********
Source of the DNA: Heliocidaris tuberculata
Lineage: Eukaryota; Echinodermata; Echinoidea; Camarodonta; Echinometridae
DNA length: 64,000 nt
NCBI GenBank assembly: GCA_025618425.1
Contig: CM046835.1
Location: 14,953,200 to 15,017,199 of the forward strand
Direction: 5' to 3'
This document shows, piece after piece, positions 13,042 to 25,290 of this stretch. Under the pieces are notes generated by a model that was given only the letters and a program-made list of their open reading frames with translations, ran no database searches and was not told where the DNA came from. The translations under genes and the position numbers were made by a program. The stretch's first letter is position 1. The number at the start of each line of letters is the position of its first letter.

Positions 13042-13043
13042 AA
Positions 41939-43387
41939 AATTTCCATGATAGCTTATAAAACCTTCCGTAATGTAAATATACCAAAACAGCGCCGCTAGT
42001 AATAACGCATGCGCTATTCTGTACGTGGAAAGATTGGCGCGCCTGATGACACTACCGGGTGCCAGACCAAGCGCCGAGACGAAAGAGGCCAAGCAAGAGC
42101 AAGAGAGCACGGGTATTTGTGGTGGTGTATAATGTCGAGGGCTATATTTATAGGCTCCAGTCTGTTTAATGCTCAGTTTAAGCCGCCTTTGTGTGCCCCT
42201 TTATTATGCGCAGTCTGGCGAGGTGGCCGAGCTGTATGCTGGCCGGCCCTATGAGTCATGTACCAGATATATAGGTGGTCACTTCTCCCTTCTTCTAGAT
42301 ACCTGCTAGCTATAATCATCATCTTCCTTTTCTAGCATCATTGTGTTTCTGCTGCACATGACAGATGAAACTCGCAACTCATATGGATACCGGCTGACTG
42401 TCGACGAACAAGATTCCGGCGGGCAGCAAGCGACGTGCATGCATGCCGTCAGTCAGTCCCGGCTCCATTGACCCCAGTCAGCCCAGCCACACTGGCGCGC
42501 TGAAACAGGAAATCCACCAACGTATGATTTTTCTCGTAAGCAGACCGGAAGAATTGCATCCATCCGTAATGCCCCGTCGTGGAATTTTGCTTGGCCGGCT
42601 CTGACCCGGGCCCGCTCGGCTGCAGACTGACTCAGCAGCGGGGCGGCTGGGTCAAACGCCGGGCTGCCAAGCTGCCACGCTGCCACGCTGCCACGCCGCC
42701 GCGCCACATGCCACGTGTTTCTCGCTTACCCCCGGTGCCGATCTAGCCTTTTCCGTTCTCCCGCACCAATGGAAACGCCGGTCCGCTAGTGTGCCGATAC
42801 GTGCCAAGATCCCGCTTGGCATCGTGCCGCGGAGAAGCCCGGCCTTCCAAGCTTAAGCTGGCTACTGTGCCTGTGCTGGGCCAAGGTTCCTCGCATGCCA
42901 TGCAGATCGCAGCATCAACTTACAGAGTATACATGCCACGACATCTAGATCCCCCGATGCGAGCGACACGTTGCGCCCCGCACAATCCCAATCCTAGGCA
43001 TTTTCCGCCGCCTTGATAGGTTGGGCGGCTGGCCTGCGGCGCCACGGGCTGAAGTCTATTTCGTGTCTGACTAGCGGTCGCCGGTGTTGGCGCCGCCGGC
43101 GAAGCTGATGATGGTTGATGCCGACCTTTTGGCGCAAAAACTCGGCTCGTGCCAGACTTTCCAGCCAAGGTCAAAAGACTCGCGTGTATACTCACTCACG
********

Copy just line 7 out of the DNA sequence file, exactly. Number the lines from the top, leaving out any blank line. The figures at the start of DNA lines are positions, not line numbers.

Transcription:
Direction: 5' to 3'